Cornish Rex at a Glance
The Cornish Rex has an outstanding and enthusiastic personality. These attention seekers are highly social and like to be in the middle of everything. Intelligent and active, they retain their kitten-like personalities throughout their adulthood. They are a good choice for families with children, other pets, or frequent guests. The most unique feature of the Cornish Rex is their coat that lays in tight waves close to the skin that resembles a washboard. This coat is low maintenance cat. Find out more about this breed and if the Cornish Rex is right for you and your family.
Temperament: Athletic, Sweet, Loyal
Size: Small-sized cat
Colors: The Cornish Rex is recognized in all colors and patterns.
Life Expectancy: 9-13+ years
About the Cornish Rex
Cornish Rex are very loyal and loving and will do anything to be with in constant contact with their families.
Activity Level: The Cornish Rex is an athletic cat and can appear limitless in their love of running, jumping and playing.
They prefer the company of their humans, other cats, and cat-friendly dogs rather than being left alone for hours at a time. This breed gets along well with both children and other pets.
TICA Regions, Clubs & Rescues
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Find a Kitten: Cornish Rex TICA Breeders
The TICA website is the only place where you can find TICA member breeders who have signed the TICA Code of Ethics.
The short coat of the Cornish Rex does not shed much. However, the lack of a thick coat tends to make them cold more often. Bathe your Cornish Rex regularly. Once wet, their thin-haired coat dries quickly.
As with all cats, keep their nails trimmed, ears cleaned and teeth brushed regularly with a vet-approved pet toothpaste and provide a nice tall scratching pole to help their natural scratching instinct.
Cornish Rex cats tend to overeat, so special care should be taken with their nutrition and the amount of food provided to control their weight and prevent them form becoming overweight.
As with all cats, it is important to give your cat fresh, clean water daily. Fresh, clean water is best, so cats don’t hesitate to drink. If you worry about your cat drinking enough water each day, here's a tip from cat behaviorists - Place the water bowl at least three feet away from any food. Cats’ noses are sensitive and an overwhelming smell of food may cause them to drink less. Consider a filtered drinking fountain to use in place of a water bowl.
The Cornish Rex is considered a generally healthy breed. Due to their short coat, dermatological issues are possible, including sunburn. The breed may also be prone to hypertrophic cardiomyopathy (HCM) and patellar luxation, a condition in which both kneecaps may slide out of place and cause difficulty walking.
The story of the Cornish Rex begins in Bodmin Moor, Cornwall. On July 21, 1950 a tortoiseshell cat named Serena, owned by Mrs. Nina Ennismore gave birth to a litter of five kittens. One red & white coloured kitten in this litter had an unusual curly coat. The kitten was named Kallibunker (Kalli) and was to become the founder of the Cornish Rex breed. Nina's veterinarian suggested she contact geneticist A C Jude. He advised she mate Kallibunker back to his mother. This breeding produced three kittens. One was a straight coated female the other two curly coated males. Sadly, one male died at 7 months of age, the second male named Poldhu (along with Kallibunker) went on to sire further litters.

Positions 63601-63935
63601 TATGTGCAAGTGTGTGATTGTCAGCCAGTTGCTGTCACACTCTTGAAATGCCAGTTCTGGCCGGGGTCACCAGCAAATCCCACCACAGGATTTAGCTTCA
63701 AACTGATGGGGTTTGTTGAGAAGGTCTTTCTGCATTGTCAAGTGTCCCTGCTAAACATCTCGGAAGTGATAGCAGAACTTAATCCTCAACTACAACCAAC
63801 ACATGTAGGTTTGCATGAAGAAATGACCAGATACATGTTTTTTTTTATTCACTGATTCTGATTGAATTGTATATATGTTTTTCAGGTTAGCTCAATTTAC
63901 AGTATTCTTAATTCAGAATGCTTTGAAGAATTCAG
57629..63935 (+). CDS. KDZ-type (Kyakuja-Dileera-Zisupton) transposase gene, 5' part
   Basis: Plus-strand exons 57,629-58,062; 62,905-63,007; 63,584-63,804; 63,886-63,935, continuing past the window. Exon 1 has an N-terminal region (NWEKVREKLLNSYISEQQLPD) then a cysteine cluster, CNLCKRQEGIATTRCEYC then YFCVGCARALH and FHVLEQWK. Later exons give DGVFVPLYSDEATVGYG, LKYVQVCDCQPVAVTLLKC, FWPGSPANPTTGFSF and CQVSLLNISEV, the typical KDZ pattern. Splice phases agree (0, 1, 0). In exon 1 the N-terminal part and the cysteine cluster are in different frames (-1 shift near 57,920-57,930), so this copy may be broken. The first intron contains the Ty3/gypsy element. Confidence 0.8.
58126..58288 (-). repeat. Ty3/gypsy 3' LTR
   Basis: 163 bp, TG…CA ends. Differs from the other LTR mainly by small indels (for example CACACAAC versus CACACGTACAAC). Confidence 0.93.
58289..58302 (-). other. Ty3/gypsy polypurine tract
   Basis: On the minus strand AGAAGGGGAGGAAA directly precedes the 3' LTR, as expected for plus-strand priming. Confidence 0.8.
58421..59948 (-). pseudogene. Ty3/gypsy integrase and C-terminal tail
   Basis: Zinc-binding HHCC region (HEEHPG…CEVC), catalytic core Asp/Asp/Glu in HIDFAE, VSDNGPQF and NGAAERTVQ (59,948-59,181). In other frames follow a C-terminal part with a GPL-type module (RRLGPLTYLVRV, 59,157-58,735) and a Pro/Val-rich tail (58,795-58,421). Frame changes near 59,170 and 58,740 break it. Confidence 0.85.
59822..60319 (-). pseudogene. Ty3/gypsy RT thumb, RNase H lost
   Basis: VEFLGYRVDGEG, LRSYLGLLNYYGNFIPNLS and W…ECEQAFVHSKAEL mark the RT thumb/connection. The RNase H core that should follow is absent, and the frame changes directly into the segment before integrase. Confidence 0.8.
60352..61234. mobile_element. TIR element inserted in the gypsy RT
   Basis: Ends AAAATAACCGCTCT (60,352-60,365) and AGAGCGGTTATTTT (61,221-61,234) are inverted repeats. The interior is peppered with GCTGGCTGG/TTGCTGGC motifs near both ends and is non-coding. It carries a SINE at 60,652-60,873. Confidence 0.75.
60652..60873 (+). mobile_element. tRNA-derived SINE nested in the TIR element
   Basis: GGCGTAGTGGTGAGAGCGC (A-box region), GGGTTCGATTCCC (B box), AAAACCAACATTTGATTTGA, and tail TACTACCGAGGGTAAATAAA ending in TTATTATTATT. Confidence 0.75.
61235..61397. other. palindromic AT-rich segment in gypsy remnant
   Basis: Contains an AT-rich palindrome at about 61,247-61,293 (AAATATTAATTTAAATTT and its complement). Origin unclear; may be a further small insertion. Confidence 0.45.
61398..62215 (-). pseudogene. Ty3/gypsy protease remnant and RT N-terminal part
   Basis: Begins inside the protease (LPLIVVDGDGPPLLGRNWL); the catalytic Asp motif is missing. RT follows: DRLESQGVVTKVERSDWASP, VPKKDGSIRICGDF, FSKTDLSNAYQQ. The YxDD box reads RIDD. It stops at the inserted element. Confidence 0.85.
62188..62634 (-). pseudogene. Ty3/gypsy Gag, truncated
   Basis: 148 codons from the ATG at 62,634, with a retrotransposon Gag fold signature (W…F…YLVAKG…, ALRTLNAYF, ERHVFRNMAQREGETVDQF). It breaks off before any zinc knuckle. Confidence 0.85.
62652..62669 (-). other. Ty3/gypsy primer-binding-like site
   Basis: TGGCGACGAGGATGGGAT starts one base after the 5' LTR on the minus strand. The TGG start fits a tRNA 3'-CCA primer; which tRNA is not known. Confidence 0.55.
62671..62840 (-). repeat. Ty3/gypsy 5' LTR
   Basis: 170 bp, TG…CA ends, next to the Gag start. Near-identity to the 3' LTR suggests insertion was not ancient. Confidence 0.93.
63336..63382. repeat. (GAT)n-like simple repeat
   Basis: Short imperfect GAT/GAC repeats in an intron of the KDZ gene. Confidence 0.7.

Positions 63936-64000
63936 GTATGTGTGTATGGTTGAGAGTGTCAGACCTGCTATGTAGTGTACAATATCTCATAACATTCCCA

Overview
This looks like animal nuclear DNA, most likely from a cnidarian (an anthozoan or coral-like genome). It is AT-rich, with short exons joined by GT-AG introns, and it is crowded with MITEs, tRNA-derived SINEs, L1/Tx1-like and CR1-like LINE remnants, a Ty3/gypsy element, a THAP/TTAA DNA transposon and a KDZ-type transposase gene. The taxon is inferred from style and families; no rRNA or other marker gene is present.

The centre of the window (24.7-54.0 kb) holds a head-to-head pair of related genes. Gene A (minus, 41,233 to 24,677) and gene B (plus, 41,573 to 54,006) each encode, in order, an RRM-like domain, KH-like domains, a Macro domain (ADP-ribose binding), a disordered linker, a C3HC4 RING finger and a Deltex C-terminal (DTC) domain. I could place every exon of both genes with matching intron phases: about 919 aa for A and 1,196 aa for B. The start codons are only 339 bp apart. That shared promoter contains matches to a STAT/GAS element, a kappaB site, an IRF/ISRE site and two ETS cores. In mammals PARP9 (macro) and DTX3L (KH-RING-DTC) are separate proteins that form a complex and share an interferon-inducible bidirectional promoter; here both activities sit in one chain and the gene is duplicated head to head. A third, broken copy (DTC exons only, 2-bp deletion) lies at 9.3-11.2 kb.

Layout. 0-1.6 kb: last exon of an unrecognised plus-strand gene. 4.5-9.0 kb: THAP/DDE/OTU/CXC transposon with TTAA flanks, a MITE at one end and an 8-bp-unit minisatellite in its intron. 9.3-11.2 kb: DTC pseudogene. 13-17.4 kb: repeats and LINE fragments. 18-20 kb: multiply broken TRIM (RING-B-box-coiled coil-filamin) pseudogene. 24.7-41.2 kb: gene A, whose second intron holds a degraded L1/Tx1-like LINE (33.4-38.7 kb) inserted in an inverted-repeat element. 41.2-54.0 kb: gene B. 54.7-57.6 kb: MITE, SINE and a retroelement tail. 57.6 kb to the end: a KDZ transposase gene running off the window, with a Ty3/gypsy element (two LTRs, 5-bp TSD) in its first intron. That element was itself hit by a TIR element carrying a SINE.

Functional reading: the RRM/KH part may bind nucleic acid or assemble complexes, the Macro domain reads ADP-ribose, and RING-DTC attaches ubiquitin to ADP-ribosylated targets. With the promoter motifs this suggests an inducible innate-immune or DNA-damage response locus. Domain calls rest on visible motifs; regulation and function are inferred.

Due to the gene pool being very small in the 1950s-1960s the Cornish Rex was an endangered breed. They were out crossed to domestics as well as Siamese, Russian Blues, American Shorthairs, British Shorthairs and Havana Browns to create great genetic diversity and a strong, healthy foundation for the breed.
In 1956, Life magazine published an article on the Cornish Rex that generated a lot of attention worldwide. The following year Frances Blancheri of California imported Lamorna Cove. She was pregnant by her father Poldhu at the time. She went on to have a litter of 4 kittens...the start of the Cornish Breed in North America.
Did You Know?
- The Cornish Rex is also known by the popular nicknames: "Con Artist in Fur, "The Feline Version of a Whippet" and "Feline Invaders from Outer Space."
The Breed Standard
A Cornish Rex is a curly-coated, fineboned cat that stands high on its legs. It has a distinctive arched back, deep rib cage and "tuck-up" resembling a greyhound. The Cornish Rex has a hard, muscular body that is warm to the touch. The coat quality, texture, waviness, as well as the distinctive body type are of prime importance.
Click here to read the full TICA Cornish Rex Breed Standard.
Cornish Rex Breed
Accepted For Championship in TICA in 1997
- Cornish Rex At A Glance
- Breed Introduction
- Printable Breed Introduction
- Cornish Rex Breeders
- Breed Standards
- Breed Committee
Photos used courtesy of © Helmi Flick Cat Photography.